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Lessons From the Diamond

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Baseball season is well upon us. For the next few months, millions will focus the bulk of their sports interests on our national pastime, and enjoy long games out at the ballpark.

Baseball fundamentally differs from other popular American team sports insofar as the ball rests with the defense, and the opposing offense is forced to respond to its advances. The pitcher, representing the defense, holds the ball and plays catch with the catcher until the offensive player puts it into play and alters the equilibrium.

We all serve as batters in the game of life. Sometimes, we are forced to react, to await the pitch that is heaved our way and decide what to do with it. We can let an opportunity pass by with the hope of getting a better one, or we can jump on the first one that we see and make the best of it.

Another unique quality of America's pastime is the way in which one teammate affects the other's capacity to make an impact. Though teammates are important in every sport, they do not limit any one player's ability to "go the distance" and score the fullest possible tally on any given possession. When on offense, an eligible football player can take the ball from any point on the field and score a touchdown. A hockey player can skate in from his own ice and net a goal. In basketball, anyone on the offensive side can dribble down and shoot as he sees fit.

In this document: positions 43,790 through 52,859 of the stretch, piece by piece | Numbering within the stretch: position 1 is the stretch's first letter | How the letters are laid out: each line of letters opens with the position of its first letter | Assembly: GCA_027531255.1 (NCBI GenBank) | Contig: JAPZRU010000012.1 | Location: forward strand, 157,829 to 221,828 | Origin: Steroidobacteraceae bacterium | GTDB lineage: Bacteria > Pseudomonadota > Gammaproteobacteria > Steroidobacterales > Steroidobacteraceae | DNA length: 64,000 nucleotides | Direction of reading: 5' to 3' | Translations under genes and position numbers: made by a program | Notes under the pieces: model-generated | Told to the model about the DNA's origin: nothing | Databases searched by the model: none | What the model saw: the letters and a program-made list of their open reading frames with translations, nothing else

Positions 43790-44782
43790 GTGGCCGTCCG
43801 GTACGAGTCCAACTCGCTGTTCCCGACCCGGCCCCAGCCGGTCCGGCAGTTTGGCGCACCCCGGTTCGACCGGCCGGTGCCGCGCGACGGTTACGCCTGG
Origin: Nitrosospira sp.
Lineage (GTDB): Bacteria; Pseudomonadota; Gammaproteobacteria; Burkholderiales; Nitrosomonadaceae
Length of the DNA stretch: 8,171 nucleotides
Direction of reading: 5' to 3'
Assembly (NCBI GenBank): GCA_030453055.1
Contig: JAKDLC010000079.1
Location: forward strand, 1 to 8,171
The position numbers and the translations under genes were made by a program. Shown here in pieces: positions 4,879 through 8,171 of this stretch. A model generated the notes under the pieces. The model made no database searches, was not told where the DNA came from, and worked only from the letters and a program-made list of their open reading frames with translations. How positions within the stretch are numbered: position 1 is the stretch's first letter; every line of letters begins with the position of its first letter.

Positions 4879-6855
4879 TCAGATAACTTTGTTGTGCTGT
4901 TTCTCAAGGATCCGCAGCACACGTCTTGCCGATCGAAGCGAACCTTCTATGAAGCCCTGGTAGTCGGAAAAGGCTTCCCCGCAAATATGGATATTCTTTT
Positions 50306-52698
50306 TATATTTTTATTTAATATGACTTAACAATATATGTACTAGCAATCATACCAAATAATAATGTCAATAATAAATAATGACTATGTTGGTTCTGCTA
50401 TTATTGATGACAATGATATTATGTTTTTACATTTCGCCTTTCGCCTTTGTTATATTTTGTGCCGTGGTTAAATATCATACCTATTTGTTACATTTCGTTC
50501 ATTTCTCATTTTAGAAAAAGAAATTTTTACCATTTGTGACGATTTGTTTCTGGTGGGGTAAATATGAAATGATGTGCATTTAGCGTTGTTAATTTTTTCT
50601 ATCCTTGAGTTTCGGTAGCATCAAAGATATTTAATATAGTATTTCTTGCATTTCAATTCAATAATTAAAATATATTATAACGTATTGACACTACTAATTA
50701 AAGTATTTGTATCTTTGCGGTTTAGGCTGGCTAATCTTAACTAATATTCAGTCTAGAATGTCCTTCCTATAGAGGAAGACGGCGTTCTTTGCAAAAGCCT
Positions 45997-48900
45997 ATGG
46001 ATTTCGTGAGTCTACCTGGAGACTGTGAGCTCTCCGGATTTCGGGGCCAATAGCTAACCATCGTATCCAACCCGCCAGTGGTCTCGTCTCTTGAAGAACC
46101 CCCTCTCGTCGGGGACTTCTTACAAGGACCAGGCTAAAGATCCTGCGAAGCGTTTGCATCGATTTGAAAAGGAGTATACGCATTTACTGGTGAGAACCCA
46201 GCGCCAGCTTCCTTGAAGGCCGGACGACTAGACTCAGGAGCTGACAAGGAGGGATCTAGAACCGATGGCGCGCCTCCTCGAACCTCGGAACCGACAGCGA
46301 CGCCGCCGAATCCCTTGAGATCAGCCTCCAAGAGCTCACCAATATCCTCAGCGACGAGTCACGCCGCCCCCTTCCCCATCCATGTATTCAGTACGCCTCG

Baseball is unique in that regard. When a player steps to the plate, the impact that he can make is completely dependent on who has preceded him (unless, of course, he is sufficiently fleet afoot and adept as to be able to steal the remaining bases without getting caught). If he leads off the inning or bats with the bases empty, his ability to influence the score is greatly limited; at most he can score one run. If he is the only player that the opposing team is worried about, they can pitch around him. It does not work that way in other sports.

The lesson that we learn is that we cannot do it alone, at least not on the diamond. No matter how capable we are, we still need to surround ourselves with quality people who will set the table and force others to pitch to us when the game is on the line. Any professional that works with others needs to appreciate the significance that their "teammates" play in the daily game of life.

Naphtali Hoff (@impactfulcoach) served as an educator and school administrator for over 15 years before becoming an executive coach and consultant. Read his blog at impactfulcoaching.com/blog.

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